Reports of customers reeking of alcohol after visiting a business who had a “hand sanitizer station” is making people anxious about driving afterwards.
Phased re-openings of businesses after months of being shut down were dependent upon providing safety measures for consumers, with some including hand sanitizing.
However, a shortage of hand sanitizer still plagues much of the US.
And those who can find hand sanitizer find the cost exorbitant.
So many companies anticipating the volume of customers during their opening weeks may be forced to make their own hand sanitizer.
In March multiple media reports discussed how people are turning to their bars to provide alcohol content for their DIY hand sanitizer.
The WHO provided recipes on how to create your own DIY, using 99% isopropyl alcohol during the hand sanitizer shortage.
Most alcohol sold in the US are 40% alcohol based. Hand sanitizer may have anywhere from 60-95% alcohol base.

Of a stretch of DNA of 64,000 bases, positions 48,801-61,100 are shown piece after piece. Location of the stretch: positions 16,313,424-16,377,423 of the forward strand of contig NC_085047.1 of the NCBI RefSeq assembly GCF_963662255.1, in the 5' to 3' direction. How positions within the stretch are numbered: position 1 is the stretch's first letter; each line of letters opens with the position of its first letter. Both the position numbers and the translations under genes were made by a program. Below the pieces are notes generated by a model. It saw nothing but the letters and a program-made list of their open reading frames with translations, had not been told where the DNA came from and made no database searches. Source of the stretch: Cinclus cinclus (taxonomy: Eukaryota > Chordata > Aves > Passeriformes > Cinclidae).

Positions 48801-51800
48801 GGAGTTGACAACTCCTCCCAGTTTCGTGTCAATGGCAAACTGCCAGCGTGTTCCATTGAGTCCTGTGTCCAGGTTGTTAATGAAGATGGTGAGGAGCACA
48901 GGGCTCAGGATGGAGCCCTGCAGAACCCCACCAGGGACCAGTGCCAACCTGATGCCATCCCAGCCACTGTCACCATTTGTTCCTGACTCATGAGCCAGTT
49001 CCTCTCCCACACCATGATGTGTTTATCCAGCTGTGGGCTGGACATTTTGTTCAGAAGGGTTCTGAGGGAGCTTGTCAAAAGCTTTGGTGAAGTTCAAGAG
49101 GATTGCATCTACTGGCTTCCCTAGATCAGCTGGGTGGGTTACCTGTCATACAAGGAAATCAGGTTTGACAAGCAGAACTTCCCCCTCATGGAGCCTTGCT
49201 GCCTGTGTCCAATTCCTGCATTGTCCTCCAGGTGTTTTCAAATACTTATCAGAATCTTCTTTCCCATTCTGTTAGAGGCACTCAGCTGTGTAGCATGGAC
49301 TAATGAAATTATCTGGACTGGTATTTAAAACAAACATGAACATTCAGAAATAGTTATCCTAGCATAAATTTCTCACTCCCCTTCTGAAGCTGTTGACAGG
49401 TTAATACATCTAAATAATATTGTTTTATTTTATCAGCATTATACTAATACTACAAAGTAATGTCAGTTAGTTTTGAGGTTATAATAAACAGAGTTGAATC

However Tito’s Vodka warned others NOT to use their vodka for DIY sanitizer as it did not contain the proper amount of alcohol needed to kill pathogens.
Yet reports on social media are fueling speculation that some large businesses are using alcohol to create enough supply to meet the sanitizing demands of their customers.
Although hand sanitizers have an odor, and some contain citrus products to help alter the smell, your hands should not carry a heavy odor of alcohol for an extended period of time.
Will I get pulled over for a DUI?
If you are following traffic laws and not appearing to drive intoxicated, your chances of being pulled over are very slim. However, if you do reek of alcohol, law enforcement may administer a breathalyzer which would demonstrate if alcohol was ingested. Showing law enforcement your hands and explaining where you “gelled up” could also provide some clarity.
Test before you goop
Before sanitizing at a new place, test with a small drop what the smell and texture feels like. You may not need large amounts as you do with at home hand sanitizer products.
Carry your own hand sanitizer
If you have a brand you trust, stick with it and forgo a new experience with a new product. And don’t forget to wash your hands after touching something that has been exposed to the public.
Daliah Wachs, MD, FAAFP